Meanwhile, on the other side of the Atlantic, a new round of sanctions targeting several more Kremlin-linked oligarchs was announced yesterday both in London and Brussels. In the EU capital, finance ministers discussed ways of closing loopholes, including crypto assets, that can still be used to circumvent the restrictive regime.
“We have an asset freeze in the EU and personalised sanctions against oligarchs — at the moment we make efforts to avoid any chance, any opportunity to circumvent these sanctions,” said Christian Lindner, Germany’s finance minister. “No one who supports Putin is untouchable,” he added.
Elliptic said it had identified “several hundred thousand crypto addresses linked to Russia-based sanctioned actors”, with the list going beyond the list of restricted individuals to include associates linked to them.
“We are actively investigating crypto asset wallets believed to be linked to Russian officials and oligarchs subject to sanctions. We are collaborating with government agencies and other organisations,” Simone Maini, chief executive of Elliptic, said in a blog post on the company’s website.
The data company also linked more than 15mn digital addresses to criminal activity with connections to Russia, and pinpointed more than 400 virtual service providers, mostly exchanges where cryptocurrencies can be bought with Russian roubles.
Transactions in bitcoin against the rouble rose sharply following the sanctions and as the rouble plummeted, losing nearly half of its value against the dollar.
But while attention is firmly fixed on transactions and flows from the rouble into bitcoin and other digital coins, Elliptic has warned that Russia could look to ramp up its activities in bitcoin mining as a way of avoiding restrictions.
“The mining process effectively converts energy into cryptocurrency,” said Tom Robinson, Elliptic’s co-founder and chief scientist.
Panic buying 2.0
In an unwanted flashback to 2020, the German word of the week is once again Hamsterkauf: panic buying. The verb is hamstern, and the concept is pretty self explanatory if you envisage a hamster stuffing its cheeks with food, writes Erika Solomon in Berlin.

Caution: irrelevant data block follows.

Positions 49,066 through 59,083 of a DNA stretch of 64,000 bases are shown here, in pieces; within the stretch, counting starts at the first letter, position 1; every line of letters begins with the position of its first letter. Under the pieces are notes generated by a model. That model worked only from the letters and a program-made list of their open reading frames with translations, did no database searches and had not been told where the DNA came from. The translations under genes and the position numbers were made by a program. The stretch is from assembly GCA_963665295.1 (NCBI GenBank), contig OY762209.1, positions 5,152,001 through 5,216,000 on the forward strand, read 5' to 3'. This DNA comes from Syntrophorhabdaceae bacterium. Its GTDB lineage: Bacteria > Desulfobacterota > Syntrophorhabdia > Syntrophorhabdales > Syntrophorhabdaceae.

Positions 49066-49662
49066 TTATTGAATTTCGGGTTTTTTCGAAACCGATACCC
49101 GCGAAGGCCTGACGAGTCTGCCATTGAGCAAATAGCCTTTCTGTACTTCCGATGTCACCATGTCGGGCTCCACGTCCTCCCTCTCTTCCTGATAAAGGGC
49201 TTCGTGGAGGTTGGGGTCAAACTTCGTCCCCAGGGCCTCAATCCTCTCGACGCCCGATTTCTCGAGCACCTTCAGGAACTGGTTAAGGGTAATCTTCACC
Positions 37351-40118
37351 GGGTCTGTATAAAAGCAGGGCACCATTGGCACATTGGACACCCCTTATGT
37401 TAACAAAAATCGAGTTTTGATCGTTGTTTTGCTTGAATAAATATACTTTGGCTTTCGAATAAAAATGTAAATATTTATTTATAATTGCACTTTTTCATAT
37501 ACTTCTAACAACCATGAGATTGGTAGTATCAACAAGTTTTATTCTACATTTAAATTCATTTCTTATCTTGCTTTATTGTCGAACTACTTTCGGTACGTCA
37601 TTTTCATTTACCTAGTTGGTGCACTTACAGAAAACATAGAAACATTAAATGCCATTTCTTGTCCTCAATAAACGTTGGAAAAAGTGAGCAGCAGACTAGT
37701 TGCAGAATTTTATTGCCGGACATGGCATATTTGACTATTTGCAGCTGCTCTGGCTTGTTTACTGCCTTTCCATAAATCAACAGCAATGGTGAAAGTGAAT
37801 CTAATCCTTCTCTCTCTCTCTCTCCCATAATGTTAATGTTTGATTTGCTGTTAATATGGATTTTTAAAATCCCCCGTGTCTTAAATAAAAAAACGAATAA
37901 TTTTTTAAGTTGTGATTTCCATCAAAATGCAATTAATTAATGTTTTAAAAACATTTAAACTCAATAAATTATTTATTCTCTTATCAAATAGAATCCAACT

In the first year of the pandemic, it was toilet paper. Now, in the wake of the Russian war in Ukraine, Germans are squirrelling away cooking oil and flour — given that a large proportion of the two products is imported from Russia and Ukraine.
In response, some retailers, including discount supermarket chain Aldi, announced that they would limit sales to customers, with local media reporting that wholesaler Metro might soon follow suit.
According to the Association of the Oilseed Processing Industry in Germany, Germany imports about 94 per cent of its sunflower oil, and it recently warned of potential shortages because of the war.
German trade representatives, seeking to calm German buyers, managed the opposite. They asked citizens to refrain from any kind of Hamsterkauf, insisting that there would be enough if everyone bought only what they needed. Days later, grocery shelves of cooking oil, as well as flour — another major Ukrainian and Russian export — were going empty.
Other countries are showing similar signs of strain. Turkey, which imports 55 per cent of its sunflower oil from Russia and 15 per cent from Ukraine, has also suffered from panic buying. The government, while insisting that there are sufficient supplies, last week announced that it was banning the export of all cooking oils and margarine.
In Spain, the minister of agriculture responded to the sunflower oil craze by pointing out that Europeans should use olive oil instead.
What to watch today
Nato defence ministers gather in Brussels
European Commission college holds its weekly meeting
Gloomy outlook: EU growth will be “severely impacted” by the war in Ukraine, the EU commission warned yesterday, as investor confidence dropped sharply in Germany. The chief of the European Central Bank also said that the Ukraine crisis would “lower growth and raise inflation through higher energy and commodity prices, the disruption of international trade and weaker confidence”.
Keep gas flowing: Germany’s biggest power supplier RWE has said that halting Russian energy imports to put pressure on Moscow would hurt German households and lead to lasting damage for industry in Europe’s largest economy.
Taking on China: The commission, member states and the European parliament agreed on legislation which will give Brussels more powers in stopping companies from China, India and other large economies from winning big public procurement contracts unless they give reciprocal access to European companies.